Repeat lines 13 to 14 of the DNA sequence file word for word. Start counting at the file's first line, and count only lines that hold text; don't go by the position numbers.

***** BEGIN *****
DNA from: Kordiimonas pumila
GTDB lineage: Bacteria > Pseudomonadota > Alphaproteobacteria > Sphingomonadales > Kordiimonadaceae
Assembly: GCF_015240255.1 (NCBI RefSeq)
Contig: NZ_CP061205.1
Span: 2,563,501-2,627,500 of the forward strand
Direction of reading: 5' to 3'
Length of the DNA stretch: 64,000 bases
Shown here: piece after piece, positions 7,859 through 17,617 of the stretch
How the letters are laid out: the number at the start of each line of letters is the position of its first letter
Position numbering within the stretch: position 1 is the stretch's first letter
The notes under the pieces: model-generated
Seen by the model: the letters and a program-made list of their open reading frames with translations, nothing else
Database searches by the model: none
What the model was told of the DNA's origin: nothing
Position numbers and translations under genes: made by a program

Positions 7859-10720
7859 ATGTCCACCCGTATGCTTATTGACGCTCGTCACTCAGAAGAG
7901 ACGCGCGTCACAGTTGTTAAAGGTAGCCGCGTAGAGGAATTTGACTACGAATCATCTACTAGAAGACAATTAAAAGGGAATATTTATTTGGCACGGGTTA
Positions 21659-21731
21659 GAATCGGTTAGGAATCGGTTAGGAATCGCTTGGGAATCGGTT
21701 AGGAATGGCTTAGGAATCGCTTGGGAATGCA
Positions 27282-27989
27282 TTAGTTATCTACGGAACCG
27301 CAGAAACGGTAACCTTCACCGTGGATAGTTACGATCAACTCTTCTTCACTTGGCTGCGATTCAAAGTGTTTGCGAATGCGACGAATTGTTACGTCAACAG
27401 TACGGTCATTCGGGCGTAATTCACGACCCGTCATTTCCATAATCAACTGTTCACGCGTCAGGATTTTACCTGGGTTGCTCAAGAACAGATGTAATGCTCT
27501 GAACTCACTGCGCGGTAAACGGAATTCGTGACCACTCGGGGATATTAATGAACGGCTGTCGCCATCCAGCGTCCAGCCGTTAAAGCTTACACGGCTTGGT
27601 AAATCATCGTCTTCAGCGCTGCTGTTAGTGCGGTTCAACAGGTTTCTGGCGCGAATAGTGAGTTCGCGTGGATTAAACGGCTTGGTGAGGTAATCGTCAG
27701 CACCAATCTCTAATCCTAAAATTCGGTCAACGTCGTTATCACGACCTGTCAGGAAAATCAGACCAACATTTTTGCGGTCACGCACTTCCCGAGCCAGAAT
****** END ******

Database searches by the model: none
What the model was told of the DNA's origin: nothing